TEMPERATURE: This past week (June 28 – July 4, 2021) an extreme heatwave affected temperatures across most of western North America. The North American heat dome was associated with exceptionally hot weather and resulted in numerous record temperatures across the Canadian prairies. Compared to climate normal temperature values, observed weekly average temperatures were 7.4 °C warmer than average! The warmest temperatures were observed across southern Alberta and western Saskatchewan. Table 1 provides a comparison between observed and average temperatures for the ten warmest locations across the prairies.
Similar to last week, the warmest temperatures were observed across Alberta (Fig. 1). Across the prairies, the average 30-day (June 5 – July 4, 2021) temperature was almost 3 °C warmer than climate normal values. The warmest temperatures were observed across southern Manitoba and southeastern Alberta (Fig. 2).
The 2021 growing season (April 1 – July 4, 2021) has been characterized by temperatures that have been 1.5 °C warmer than average. The warmest temperatures have occurred across southeastern Manitoba, west-central Saskatchewan and southern Alberta (Fig. 3).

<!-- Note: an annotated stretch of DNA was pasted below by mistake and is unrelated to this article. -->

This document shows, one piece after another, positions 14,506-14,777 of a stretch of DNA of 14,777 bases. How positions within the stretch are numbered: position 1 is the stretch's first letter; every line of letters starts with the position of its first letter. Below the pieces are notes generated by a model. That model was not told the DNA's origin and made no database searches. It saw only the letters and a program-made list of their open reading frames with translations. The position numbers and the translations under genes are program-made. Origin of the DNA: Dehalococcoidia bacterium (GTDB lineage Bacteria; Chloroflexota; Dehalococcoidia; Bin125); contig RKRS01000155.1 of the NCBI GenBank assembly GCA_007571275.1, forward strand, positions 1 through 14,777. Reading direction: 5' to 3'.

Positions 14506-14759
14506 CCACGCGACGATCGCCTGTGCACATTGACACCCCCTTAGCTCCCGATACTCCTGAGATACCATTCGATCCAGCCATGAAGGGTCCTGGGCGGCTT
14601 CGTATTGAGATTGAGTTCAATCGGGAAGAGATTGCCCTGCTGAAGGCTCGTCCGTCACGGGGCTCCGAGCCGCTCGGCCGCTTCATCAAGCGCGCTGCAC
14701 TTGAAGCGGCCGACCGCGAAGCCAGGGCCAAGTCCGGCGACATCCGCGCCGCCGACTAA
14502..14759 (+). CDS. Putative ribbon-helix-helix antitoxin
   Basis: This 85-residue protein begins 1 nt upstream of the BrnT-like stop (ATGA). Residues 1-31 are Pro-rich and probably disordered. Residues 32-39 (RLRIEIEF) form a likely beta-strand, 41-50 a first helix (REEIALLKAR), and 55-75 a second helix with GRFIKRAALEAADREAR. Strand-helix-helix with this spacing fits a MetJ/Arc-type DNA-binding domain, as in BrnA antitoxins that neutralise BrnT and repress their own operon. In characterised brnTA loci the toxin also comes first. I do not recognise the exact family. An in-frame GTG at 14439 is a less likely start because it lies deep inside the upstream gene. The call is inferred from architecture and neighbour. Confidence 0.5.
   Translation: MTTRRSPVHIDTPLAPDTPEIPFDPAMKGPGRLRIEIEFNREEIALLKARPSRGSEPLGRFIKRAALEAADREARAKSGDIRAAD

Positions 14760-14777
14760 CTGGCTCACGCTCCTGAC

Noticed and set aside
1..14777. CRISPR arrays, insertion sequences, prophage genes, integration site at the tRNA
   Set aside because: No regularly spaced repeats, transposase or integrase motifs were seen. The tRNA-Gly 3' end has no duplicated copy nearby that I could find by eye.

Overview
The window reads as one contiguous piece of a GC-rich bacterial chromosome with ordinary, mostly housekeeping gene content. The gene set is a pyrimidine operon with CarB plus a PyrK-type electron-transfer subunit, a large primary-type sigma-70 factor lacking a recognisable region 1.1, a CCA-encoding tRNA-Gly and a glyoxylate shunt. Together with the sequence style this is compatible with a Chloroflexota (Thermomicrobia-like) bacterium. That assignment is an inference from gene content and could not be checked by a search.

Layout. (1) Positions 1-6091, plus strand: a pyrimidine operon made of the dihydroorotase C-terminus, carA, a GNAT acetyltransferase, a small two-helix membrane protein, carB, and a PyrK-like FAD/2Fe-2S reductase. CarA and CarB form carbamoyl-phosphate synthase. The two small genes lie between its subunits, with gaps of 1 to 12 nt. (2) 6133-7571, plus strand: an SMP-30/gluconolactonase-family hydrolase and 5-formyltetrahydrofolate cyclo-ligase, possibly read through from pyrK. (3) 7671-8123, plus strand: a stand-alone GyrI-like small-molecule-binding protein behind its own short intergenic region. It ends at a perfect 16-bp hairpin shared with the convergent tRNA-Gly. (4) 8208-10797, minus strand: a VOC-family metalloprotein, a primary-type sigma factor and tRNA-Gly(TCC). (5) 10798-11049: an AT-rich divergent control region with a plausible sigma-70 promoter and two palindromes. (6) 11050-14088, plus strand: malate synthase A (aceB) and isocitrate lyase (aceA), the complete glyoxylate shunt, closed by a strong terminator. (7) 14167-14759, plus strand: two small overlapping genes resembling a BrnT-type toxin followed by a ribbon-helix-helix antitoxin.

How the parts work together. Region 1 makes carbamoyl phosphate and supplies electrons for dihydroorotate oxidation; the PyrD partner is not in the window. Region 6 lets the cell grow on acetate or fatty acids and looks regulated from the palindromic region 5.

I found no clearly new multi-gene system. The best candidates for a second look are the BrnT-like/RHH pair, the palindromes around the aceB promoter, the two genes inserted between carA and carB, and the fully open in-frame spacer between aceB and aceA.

Growing degree day (GDD) maps for Base 5 ºC and Base 10 ºC (April 1-July 5, 2021) can be viewed by clicking the hyperlinks. Over the past 7 days (July 1-7, 2021), the lowest temperatures recorded across the Canadian prairies ranged from < 0 to >12 °C while the highest temperatures observed ranged from <28 to >39 °C. With the incredible heat experienced so far, check the number of days of >25 °C or >30 °C across the Canadian prairies (April 1-July 7, 2021). Access these maps and more using the AAFC Drought Watch webpage interface.
PRECIPITATION: This past week, minimal rainfall was reported across most of the prairies with most locations reporting weekly amounts of less than 2 mm (Fig. 4). Higher rainfall amounts were reported across central Alberta and northern areas across the Peace River region. Rainfall amounts for the period of June 5 – July 4 (30-day accumulation) have been well below average across most of the prairies. The lowest rainfall amounts have occurred across most of Saskatchewan as well as southern and northern regions of Alberta (Fig. 5).
The average growing season (April 1 – July 4) precipitation was 90 % of normal with the greatest precipitation occurring across eastern Saskatchewan, including Regina. Below normal rainfall has been reported across western Saskatchewan, southern Alberta and the Peace River region(Fig. 6).
The maps above are all produced by Agriculture and Agri-Food Canada. Growers can bookmark the AAFC Current Conditions Maps for the growing season. Historical weather data can be access at the AAFC Drought Watch Historical website, Environment Canada’s Historical Data website, or your provincial weather network.